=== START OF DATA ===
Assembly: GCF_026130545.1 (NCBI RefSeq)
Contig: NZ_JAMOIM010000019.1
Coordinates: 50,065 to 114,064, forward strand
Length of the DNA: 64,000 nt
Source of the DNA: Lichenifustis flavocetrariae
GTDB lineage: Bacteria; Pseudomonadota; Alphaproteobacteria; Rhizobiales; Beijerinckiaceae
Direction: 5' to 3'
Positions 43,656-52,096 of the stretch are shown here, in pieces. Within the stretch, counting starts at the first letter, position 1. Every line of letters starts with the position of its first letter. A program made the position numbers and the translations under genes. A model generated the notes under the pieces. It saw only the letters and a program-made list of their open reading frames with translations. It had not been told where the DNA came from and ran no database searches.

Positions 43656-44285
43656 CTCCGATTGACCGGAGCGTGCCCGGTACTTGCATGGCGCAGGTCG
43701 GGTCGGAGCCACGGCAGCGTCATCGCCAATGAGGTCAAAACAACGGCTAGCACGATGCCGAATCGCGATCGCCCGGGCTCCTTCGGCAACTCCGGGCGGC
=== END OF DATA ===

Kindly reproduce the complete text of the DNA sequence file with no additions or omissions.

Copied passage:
Assembly: GCF_026130545.1 (NCBI RefSeq)
Contig: NZ_JAMOIM010000019.1
Coordinates: 50,065 to 114,064, forward strand
Length of the DNA: 64,000 nt
Source of the DNA: Lichenifustis flavocetrariae
GTDB lineage: Bacteria; Pseudomonadota; Alphaproteobacteria; Rhizobiales; Beijerinckiaceae
Direction: 5' to 3'
Positions 43,656-52,096 of the stretch are shown here, in pieces. Within the stretch, counting starts at the first letter, position 1. Every line of letters starts with the position of its first letter. A program made the position numbers and the translations under genes. A model generated the notes under the pieces. It saw only the letters and a program-made list of their open reading frames with translations. It had not been told where the DNA came from and ran no database searches.

Positions 43656-44285
43656 CTCCGATTGACCGGAGCGTGCCCGGTACTTGCATGGCGCAGGTCG
43701 GGTCGGAGCCACGGCAGCGTCATCGCCAATGAGGTCAAAACAACGGCTAGCACGATGCCGAATCGCGATCGCCCGGGCTCCTTCGGCAACTCCGGGCGGC